The Reserve Bank of India (RBI) has penalised ICICI Bank and Kotak Mahindra after it found serious violations of its various directions.

ICICI Bank has been slapped with a ₹12.19 crore monetary penalty for sanctioning/committing loans to companies in which two of its directors were also directors, marketing and engaging in the sale of non-financial products, and failing to report frauds to RBI within the prescribed timelines, per a central bank statement.

The RBI also imposed a monetary penalty of ₹3.95 crore on Kotak Mahindra Bank (KMB) for failing to carry out the annual review and due diligence of the service provider and failing to ensure that customers are not contacted after 7 p.m. and before 7 a.m.

The central bank, in its statement, also underscored that KMB levied interest from the disbursement due date instead of the actual date of disbursement, contrary to the terms and conditions of sanction, and levied foreclosure charges despite there being no clause in the loan agreement for the levy of a prepayment penalty on loans recalled/foreclosure initiated by the bank.

In the case of ICICI Bank, RBI flagged contravention of certain sections of the Banking Regulation Act, 1949 (the BR Act) read with directions issued by the central bank on ‘Loans and Advances-Statutory and Other Restrictions’, on ‘Financial Services provided by the Banks’, and non-compliance with its directions on ‘Frauds classification and reporting by commercial banks and select Fls’.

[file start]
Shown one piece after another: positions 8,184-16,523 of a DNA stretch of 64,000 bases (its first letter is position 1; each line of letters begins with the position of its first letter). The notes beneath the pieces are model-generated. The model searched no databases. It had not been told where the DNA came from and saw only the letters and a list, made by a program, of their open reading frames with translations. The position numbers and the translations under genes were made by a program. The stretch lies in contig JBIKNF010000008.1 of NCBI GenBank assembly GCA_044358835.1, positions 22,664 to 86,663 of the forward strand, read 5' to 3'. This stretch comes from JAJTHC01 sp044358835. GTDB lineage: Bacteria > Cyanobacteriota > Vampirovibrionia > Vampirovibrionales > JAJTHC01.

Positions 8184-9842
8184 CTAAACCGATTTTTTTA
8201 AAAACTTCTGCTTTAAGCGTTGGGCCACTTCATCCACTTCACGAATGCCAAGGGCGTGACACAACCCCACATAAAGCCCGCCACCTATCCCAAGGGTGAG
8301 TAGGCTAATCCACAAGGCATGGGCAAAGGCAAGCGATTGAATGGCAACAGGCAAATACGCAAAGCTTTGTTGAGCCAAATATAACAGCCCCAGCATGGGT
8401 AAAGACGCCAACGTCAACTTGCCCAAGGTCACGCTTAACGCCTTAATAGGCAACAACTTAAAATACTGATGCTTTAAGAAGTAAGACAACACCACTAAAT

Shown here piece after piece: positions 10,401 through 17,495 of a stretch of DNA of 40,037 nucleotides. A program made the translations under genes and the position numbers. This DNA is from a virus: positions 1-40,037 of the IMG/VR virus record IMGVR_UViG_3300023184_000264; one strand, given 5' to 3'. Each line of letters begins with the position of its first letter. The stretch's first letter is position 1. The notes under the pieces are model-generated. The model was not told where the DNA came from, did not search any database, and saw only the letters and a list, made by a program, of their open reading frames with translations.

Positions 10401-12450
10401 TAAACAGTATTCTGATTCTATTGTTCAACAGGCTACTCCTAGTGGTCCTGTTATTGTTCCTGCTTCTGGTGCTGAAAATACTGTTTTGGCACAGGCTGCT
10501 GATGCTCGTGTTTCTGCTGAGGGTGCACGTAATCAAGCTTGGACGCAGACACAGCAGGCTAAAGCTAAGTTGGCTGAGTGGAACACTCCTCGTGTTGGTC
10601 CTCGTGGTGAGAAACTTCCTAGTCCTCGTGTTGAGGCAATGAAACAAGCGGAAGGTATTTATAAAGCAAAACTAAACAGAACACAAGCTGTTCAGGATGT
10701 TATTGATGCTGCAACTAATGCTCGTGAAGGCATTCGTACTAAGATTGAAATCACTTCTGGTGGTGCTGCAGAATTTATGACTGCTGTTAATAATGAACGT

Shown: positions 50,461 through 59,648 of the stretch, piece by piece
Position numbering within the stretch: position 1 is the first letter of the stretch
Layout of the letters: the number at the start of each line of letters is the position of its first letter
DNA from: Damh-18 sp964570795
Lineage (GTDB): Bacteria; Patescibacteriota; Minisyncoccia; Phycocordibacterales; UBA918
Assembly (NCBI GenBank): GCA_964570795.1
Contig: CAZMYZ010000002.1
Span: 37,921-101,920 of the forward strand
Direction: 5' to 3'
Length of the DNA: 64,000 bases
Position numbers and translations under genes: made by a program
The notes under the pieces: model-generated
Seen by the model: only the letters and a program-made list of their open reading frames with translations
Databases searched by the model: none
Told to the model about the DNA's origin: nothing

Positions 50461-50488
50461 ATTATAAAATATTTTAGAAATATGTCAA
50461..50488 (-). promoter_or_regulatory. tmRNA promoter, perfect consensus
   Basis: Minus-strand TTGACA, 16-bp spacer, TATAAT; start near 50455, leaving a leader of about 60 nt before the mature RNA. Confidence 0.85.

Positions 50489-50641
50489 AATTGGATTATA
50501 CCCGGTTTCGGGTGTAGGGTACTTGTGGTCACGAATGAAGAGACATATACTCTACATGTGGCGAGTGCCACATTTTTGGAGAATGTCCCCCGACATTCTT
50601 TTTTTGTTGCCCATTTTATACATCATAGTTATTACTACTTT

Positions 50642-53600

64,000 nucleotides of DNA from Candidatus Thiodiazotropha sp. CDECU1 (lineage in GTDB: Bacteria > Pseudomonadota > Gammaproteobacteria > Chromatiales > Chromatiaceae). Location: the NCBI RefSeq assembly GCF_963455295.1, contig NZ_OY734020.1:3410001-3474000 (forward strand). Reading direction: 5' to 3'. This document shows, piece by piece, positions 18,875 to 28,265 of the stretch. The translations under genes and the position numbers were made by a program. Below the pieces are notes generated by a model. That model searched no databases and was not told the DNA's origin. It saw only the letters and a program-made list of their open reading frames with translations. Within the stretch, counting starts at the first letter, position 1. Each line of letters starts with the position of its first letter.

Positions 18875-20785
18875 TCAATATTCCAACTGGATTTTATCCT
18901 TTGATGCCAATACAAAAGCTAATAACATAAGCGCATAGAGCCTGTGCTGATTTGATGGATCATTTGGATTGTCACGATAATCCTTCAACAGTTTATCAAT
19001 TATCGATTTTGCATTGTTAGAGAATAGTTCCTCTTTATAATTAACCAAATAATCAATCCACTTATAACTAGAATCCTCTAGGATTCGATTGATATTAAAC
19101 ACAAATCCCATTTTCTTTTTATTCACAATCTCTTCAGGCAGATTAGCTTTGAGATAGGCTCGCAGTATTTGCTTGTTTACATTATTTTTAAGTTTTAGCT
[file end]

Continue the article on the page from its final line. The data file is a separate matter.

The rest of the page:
This penalty comes even as ICICI Bank is trying to exorcise the scourge of the Central Bureau of Investigation’s charge that, under the then chief Chanda Kochhar, it sanctioned a ₹1,875 crore loan to the Videocon Group in violation of the lending policies.

Last year, the RBI imposed a monetary penalty aggregating ₹12.17 crore on seven private sector banks.

The last time that ICICI Bank faced such a steep penalty was in March 2018, when the RBI imposed a monetary penalty of ₹58.9 crore for non-compliance with its directions on the direct sale of securities from its HTM (held-to-maturity) portfolio and specified disclosure in this regard.

In the case of KMB, RBI flagged non-compliance with its Directions on “Managing Risks and Code of Conduct in Outsourcing of Financial Services by banks”, “Recovery Agents engaged by Banks”, “Customer Service in Banks”, and “‘Loans and Advances - Statutory and Other Restrictions’”.

In the case of both banks, the RBI said its action is based on deficiencies in regulatory compliance and is not intended to pronounce upon the validity of any transaction or agreement entered into by them with their customers.